Neuropathy, troubles pertaining to nerves, is also commonly known as diabetic neuropathy, or peripheral neuropathy, although other people may have neuropathy symptoms of tingling and numbness of the fingers, toes or legs, inability to experience touch without pain, and possible feelings of cold, burning or pain in the fingers, hands, feet or legs. Because of the pain, there may be a reduced sense of balance and coordination. The person may also experience pain and cramping in muscles.
It has been shown that 60% of all diabetics have neuropathy. In diabetics the cause is excess sugar in the blood, whether consumption of sugars is high or there is poor blood sugar control. Contributing factors may include medications and vitamin deficiencies.
Peripheral neuropathy can have the same symptoms, yet the causes may be somewhat different from diabetic neuropathy. The leading causes of peripheral neuropathy are statin drugs (for cholesterol), some blood pressure meds as well as some antibiotics, including a leading factor of Vitamin B deficiency, specifically B-1(thiamine) and B-12 (in the form of Methylcobalamin).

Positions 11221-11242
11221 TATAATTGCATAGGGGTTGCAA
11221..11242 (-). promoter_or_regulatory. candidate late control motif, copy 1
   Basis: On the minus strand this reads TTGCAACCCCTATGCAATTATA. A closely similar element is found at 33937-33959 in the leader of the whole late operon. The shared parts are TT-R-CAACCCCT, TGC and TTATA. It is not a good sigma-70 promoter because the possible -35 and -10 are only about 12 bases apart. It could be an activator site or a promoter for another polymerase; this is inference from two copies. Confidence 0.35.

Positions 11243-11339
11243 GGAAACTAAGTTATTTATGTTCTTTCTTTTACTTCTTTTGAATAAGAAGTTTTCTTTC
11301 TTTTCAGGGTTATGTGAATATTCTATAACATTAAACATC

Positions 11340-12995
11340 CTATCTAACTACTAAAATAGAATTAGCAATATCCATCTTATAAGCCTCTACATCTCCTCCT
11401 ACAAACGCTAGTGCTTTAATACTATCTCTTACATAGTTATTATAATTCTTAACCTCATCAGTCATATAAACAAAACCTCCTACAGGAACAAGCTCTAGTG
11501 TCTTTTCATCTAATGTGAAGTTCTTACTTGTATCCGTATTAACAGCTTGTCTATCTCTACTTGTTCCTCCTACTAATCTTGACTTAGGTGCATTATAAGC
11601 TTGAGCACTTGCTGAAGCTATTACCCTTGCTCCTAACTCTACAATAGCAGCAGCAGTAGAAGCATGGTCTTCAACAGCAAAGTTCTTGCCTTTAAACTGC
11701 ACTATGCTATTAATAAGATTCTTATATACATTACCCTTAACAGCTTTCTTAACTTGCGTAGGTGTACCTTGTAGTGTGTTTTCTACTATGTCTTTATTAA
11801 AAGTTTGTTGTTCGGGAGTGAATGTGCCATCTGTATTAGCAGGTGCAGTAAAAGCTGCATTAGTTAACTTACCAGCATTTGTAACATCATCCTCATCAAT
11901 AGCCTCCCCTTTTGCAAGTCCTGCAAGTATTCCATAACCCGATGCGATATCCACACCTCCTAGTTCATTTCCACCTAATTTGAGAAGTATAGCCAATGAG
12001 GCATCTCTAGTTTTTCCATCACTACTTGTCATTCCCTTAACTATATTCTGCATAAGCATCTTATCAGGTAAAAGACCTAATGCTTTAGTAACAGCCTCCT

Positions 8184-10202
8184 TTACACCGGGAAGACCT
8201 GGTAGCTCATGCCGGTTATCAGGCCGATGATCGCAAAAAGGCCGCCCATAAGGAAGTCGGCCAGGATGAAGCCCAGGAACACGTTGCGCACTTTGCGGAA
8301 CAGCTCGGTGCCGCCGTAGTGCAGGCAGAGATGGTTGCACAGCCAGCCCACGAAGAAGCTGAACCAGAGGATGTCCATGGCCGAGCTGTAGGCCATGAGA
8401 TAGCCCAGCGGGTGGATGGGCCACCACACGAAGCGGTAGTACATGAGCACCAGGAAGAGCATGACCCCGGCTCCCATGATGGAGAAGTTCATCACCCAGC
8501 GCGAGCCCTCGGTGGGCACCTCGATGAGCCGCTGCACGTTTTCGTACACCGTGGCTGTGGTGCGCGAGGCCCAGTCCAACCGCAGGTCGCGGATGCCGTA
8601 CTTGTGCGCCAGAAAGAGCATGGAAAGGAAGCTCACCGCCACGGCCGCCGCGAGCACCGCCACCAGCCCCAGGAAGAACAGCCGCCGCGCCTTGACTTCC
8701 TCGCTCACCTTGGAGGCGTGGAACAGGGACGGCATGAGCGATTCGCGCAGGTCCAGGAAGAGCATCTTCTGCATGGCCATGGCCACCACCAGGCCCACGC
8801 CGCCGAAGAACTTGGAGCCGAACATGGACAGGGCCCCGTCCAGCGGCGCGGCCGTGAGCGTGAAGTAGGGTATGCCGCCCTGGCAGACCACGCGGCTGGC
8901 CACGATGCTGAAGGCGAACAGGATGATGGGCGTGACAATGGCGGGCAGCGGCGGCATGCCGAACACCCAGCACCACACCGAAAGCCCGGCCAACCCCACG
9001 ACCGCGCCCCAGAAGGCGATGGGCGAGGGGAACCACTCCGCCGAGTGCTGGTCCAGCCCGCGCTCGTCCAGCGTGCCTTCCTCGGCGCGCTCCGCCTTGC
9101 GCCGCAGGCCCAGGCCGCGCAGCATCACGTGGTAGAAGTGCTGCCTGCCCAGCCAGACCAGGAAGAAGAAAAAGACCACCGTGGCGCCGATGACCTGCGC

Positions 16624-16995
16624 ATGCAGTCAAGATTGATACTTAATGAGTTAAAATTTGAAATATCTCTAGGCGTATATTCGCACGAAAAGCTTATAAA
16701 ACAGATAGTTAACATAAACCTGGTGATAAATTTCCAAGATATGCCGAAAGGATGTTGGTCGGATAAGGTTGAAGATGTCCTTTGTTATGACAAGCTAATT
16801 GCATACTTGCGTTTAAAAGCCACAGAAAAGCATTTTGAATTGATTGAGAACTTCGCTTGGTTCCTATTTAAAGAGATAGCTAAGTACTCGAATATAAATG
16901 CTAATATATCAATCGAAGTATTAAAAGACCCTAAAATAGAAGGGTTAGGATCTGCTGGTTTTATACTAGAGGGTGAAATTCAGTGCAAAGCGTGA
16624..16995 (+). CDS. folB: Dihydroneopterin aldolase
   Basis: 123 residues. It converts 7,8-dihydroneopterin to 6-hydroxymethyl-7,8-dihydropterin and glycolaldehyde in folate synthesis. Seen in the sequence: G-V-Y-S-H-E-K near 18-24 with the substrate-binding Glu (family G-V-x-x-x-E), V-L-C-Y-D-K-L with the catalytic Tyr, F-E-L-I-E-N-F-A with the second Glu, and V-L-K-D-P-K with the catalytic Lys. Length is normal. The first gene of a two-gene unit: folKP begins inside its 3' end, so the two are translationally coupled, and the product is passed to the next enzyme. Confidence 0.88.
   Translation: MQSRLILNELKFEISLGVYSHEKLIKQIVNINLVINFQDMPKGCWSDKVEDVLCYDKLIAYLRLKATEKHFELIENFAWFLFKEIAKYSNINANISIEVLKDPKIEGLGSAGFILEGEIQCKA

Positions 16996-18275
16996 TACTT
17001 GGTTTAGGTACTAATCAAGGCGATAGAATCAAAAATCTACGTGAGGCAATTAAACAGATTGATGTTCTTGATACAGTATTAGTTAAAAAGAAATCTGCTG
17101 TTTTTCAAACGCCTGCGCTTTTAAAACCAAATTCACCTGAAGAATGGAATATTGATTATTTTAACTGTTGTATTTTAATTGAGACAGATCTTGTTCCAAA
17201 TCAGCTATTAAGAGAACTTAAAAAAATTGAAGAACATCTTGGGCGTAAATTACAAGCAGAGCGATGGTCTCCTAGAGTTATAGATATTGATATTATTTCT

Other less common causes of neuropathy may be hypothyroidism (low thyroid), infections, auto-immune diseases such as multiple sclerosis, or even some types of cancer.
Modern medicine may use opiate pain relievers (addictive and dangerous), anti-depressants, or anti-convulsion medications. These medications, while somewhat effective to alleviate symptoms of neuropathy, often don’t address the cause and may add to the toxic burden on the liver.
Natural solutions for neuropathy include examining a person’s medications, with their doctor, to look for drug causes or other more serious conditions. Most commonly, there is a vitamin deficiency and a lack of blood sugar control (diabetics).